4. Preparing for Implementation

Preparing for implementation includes several steps: 1. figuring out what major activities will be needed and in what order they should occur 2. determining a schedule for completing these activities 3. calculate what resources will be needed to complete these activities 4. assign responsibility to someone for each activity 5. plan what specific tasks will be done, who needs to be involved, when the tasks will occur, and what specific resources will be needed and how to obtain them, if necessary. An activity is a specific procedure or process completed at a certain point in time that is carried out by organization personnel as part of a strategy for reaching the desired objective. A task is a specific procedure or process, including what will be done, when, and by whom, that is part of a larger activity. (A task can be thought of as a little or sub activity.

5. Designing the Evaluation

There are two main types of evaluation: process and outcome. Process evaluation is intended to measure the effectiveness of the organization to implement the plan as designed. Outcome Evaluation is intended to measure the degree to which the objective has been met (and therefore the problem impacted) at the result of the implementation of selected strategies and activities. Process and outcome evaluations are often used together. A process evaluation may indicate that the plan is being well-implemented but it will not determine if the strategies and activities implemented are effective in addressing the problem. Similarly, an outcome evaluation may indicate that the objective had been met, but without confirmation that the process was effectively implemented it may not be possible to attribute the impact on the problem to the actual intervention in question. There are five basic steps to preparing an evaluation design: 1. anticipate what decisions might have to be made about the plan along the way; 2. look at each part of the plan and anticipate where a comparison of actual performance against planned performance might yield information that will help make key decisions; 3. design measures of appropriateness, adequacy, effectiveness, efficiency and side effects in order to compare actual and planned performance; 4. figure out how to obtain the data for these measurements; 5. determine who will analyze the data, how and when. Hint: A completed evaluation plan should include 1. a review of the decisions that might need to be made during implementation; 2. description of possible breakdowns between actual and planned performance; 3. set of measures to be used in comparing actual and planned performance; 4. list of sources from which data will be gathered; 5. plan for how the data will be analyzed and who will do it; and 6. plan for how the evaluation information will be used by the organization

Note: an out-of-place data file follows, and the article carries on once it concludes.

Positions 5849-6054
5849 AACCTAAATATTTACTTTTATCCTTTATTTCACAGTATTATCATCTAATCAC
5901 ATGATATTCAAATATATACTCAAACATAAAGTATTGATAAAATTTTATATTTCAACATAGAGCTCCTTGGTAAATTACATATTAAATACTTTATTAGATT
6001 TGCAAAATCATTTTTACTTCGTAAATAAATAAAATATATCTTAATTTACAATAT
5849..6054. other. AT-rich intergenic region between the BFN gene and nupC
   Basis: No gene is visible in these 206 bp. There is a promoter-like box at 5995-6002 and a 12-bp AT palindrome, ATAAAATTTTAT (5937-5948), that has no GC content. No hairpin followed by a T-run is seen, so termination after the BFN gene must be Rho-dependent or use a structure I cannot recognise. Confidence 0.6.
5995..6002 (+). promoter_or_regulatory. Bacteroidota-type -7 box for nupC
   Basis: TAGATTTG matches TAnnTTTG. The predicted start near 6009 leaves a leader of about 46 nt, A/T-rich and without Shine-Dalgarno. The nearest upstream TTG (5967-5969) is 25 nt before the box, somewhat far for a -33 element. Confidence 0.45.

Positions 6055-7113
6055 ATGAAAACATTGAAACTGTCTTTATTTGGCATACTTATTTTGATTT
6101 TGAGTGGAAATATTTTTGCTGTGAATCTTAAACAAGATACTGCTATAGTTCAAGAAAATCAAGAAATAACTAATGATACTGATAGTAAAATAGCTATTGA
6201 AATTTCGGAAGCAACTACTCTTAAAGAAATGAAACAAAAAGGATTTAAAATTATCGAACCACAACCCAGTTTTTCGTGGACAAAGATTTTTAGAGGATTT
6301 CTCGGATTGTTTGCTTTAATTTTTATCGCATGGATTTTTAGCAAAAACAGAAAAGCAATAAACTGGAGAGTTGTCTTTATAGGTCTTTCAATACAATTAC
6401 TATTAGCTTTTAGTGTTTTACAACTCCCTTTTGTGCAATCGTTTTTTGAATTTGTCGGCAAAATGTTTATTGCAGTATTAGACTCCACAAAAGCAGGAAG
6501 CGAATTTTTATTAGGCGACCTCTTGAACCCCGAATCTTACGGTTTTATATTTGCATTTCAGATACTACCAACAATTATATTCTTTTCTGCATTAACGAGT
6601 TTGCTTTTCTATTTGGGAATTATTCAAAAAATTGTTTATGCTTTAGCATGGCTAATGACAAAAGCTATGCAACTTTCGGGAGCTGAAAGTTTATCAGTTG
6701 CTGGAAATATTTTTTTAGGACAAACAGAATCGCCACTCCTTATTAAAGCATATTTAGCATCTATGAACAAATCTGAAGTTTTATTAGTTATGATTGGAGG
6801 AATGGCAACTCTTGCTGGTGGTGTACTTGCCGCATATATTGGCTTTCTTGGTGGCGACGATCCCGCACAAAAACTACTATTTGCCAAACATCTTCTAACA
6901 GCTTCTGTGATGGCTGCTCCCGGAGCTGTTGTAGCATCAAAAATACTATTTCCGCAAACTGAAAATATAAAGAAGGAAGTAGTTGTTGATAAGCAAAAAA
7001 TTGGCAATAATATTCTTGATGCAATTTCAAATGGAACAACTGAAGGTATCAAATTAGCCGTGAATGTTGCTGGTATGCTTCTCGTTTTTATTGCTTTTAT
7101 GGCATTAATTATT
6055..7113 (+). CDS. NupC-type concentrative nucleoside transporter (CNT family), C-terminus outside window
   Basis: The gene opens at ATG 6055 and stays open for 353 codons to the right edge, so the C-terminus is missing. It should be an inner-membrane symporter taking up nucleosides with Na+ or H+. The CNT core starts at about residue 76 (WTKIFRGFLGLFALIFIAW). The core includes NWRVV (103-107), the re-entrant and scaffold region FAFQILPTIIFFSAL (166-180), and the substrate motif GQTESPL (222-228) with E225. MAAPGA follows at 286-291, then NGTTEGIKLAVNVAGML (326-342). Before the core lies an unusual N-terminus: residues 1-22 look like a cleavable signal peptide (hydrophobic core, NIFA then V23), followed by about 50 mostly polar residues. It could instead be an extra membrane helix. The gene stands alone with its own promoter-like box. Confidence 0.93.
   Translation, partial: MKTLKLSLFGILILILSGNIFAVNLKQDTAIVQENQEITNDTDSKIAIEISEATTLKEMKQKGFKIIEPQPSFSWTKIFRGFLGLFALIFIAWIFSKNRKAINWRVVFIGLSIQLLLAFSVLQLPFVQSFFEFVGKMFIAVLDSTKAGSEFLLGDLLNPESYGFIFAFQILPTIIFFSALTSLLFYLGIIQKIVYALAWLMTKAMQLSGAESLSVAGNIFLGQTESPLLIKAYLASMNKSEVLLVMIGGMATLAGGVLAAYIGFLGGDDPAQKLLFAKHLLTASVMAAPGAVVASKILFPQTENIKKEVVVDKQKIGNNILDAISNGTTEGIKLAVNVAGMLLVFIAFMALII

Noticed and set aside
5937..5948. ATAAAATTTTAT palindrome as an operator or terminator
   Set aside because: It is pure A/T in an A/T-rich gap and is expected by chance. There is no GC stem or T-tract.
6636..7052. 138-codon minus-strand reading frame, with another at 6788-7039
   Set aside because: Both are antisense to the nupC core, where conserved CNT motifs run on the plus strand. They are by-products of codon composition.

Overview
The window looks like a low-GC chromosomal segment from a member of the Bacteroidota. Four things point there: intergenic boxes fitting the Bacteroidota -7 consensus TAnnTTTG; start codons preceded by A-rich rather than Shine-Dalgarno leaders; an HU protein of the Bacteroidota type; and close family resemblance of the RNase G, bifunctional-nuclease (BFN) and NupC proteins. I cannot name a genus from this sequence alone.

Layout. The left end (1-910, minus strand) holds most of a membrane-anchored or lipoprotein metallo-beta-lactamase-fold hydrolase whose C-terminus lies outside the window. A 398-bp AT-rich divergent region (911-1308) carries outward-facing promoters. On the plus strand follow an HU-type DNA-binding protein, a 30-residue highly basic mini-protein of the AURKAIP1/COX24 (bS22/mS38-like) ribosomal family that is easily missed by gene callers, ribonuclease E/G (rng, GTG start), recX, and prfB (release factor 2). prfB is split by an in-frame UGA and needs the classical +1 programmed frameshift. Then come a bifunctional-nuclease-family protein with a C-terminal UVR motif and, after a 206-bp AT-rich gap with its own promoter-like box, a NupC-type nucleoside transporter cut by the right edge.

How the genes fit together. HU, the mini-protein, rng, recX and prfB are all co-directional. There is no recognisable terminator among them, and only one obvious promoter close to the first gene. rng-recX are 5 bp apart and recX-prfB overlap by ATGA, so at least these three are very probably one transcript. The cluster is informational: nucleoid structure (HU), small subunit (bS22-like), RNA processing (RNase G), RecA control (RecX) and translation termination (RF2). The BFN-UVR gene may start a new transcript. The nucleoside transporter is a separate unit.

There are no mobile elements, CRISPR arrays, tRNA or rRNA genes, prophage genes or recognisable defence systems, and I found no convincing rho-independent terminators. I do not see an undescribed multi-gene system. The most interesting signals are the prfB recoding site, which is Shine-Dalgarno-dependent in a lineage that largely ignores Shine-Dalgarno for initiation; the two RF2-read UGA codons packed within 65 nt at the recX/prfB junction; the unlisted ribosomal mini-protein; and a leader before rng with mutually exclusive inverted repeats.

Dorothy P. Craig, Hip Pocket Guide to Planning & Evaluation, (Learning Concepts, 1978.)

Sample Plan Using the Five Basic Steps to Program Planning

Problem Statement The state prematurity rate is higher than the national average and is continuing to grow at a steeper rate than the national average.